Thanksgiving dinner within my family has become a tradition that calls for my entire extended family to get together and have a great dinner followed by dessert, drinks and games. It is also an all day event. Someone within my family usually volunteers to host the dinner and we all contribute a dish or two to make a complete Thanksgiving feast. This usually means that on Thanksgiving Day the host family will have anywhere from 20-25 adults, 8-13 kids between the ages of one and thirteen and a few teenagers. The teenagers usually take care of themselves but how do you manage the 8-13 kids for the entire day while keeping your house in order?
In case you have not had an opportunity to read my bio allow me to sum it up for you. I am a mother of three. If you add my three children in with my husband and I, together we are a household of five. I am sure that someone reading this right now is thinking to themselves so….. Here is the deal. Thanksgiving is our next major holiday and if you spend Thanksgiving outside of your nuclear family and with your extend family, depending on your family size you can have some affair.
Children usually don’t think of themselves as children but as little adults. I am constantly reminding my children that I am the mother and that they are the kids. To keep them from doing what they want to do; without yelling and disciplining takes a little imagination, role playing, preplanning and patience. The following list are some things that I do to keep my children engaged. I have found that only the children who are able to feed themselves and are around three or older enjoyed this. Parents of children below the age of three usually eat and run.
§ Before Thanksgiving Day go online and search for printable thanksgiving activities for various ages. Print and save. Rent an excellent children’s movie. I recommend UP. The younger kids and older kids will like it.
§ Tell the kids that today they are going to be playing restaurant and that they are customers.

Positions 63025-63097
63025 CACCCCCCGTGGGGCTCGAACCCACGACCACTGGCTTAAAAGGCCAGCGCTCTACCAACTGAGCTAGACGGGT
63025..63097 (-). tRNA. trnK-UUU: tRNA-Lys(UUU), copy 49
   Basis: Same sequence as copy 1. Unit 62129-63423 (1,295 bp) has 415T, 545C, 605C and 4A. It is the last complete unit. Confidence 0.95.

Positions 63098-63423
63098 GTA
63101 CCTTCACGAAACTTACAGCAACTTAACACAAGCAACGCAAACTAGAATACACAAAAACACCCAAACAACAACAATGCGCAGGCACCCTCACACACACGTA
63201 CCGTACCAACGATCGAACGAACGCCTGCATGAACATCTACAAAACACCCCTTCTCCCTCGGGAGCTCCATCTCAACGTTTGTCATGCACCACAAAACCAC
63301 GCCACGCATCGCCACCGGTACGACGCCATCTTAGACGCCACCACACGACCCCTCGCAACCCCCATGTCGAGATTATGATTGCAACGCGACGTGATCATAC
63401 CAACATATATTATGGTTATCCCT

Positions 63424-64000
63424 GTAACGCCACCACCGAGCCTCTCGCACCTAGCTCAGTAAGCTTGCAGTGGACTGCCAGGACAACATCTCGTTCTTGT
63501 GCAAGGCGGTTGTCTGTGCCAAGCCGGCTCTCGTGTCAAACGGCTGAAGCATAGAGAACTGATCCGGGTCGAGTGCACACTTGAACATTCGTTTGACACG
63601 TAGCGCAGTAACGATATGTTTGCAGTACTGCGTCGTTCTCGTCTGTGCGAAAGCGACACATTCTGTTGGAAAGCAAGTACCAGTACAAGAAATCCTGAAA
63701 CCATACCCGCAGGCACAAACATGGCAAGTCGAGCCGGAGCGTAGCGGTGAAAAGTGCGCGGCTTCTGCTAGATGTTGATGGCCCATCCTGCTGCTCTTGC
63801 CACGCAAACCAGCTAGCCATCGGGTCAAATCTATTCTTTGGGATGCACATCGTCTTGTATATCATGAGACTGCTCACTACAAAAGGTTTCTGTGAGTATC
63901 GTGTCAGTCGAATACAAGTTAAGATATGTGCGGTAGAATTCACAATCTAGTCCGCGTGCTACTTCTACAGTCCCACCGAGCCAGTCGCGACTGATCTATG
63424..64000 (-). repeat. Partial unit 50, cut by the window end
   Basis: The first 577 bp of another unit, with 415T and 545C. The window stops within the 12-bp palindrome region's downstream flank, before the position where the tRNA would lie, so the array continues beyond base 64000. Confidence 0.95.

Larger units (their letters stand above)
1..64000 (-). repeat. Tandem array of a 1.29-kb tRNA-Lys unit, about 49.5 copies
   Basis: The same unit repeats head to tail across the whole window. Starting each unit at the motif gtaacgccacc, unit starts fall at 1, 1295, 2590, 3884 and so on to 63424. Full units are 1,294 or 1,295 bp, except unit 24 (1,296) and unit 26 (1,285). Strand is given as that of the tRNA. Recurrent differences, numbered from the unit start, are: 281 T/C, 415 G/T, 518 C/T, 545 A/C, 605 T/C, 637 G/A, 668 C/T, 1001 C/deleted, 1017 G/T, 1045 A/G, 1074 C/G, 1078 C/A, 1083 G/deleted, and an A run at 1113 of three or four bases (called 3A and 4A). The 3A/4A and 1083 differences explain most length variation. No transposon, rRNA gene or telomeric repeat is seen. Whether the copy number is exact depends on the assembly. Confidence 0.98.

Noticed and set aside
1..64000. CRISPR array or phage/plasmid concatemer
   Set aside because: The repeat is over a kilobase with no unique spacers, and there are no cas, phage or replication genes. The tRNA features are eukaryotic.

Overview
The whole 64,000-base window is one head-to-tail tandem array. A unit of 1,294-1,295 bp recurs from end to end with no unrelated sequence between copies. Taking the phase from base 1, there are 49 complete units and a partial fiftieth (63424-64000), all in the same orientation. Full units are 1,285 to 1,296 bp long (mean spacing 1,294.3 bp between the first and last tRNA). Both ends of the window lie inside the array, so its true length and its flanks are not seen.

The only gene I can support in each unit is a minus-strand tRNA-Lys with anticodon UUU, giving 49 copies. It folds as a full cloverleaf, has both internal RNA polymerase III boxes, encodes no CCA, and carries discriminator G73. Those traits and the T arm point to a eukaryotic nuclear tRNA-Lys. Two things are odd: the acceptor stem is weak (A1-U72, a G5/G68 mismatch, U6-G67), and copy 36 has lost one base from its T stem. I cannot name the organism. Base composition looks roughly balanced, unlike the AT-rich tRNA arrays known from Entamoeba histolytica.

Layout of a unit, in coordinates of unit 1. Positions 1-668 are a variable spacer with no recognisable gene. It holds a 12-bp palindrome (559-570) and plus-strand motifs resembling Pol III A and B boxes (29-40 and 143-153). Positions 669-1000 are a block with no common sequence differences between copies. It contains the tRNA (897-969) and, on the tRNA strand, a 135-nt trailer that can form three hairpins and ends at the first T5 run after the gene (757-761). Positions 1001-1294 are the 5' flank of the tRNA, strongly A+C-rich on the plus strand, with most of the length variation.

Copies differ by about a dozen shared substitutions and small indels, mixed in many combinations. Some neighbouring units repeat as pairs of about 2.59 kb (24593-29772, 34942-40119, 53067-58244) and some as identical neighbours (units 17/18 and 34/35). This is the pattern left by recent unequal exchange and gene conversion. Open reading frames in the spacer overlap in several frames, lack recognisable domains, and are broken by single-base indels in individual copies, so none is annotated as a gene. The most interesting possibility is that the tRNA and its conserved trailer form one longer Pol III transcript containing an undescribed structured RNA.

§ Prepare a special table just for the kids (preferably a folding table/tables).
§ Cover each table with old Christmas wrapping paper white side up. Place crayons and markers on the table. Seat them and let the kids draw until their plates are made. Tto get the markers and crayons from them without fighting and get them to eat just tell them that you have to change the paper. Remove the old paper and replace with new making sure to keep the markers and crayons well hidden, then put their plates in front of them being sure to tell them that their dinner is served.
§ After dinner offer the children dessert. Try to make the desserts child friendly, things that they can put together themselves. Example – Graham crackers, chocolate and marshmallows for S’mores (you may have to show them first how to make a S’more). Cookies and ice cream for ice cream sandwiches. Sliced fruit and whip cream for dip. Strawberries, whip cream and sponge shells for a miniature strawberry shortcake. The kids will love the idea of making their own dessert.
§ Once they are finished with dessert give them all damp napkins to clean their spots. Collect napkins and dry the table. Thank them for coming to your restaurant and have the children do the printables. When the kids are finished have them write their names on it and/or have the older ones help the younger ones. (You will give them their artwork to take home when they are leaving.)
§ Put on that movie you rented and make sure the area where they will watch the movies has a few small blankets and pillows as some of the children will fall asleep. Be prepared with little movie snacks too.
The movies should be the last activity by this time you will find that some of your guests will have started packing up if not already packed and ready to go. I know that this may seem like a lot for you to have to do along with hosting the dinner but have your kids help you or recruit another family member. You will not regret it in the end.
Please comment and share with other readers the things that you do to ensure that your youngest guest are occupied during Thanksgiving dinner.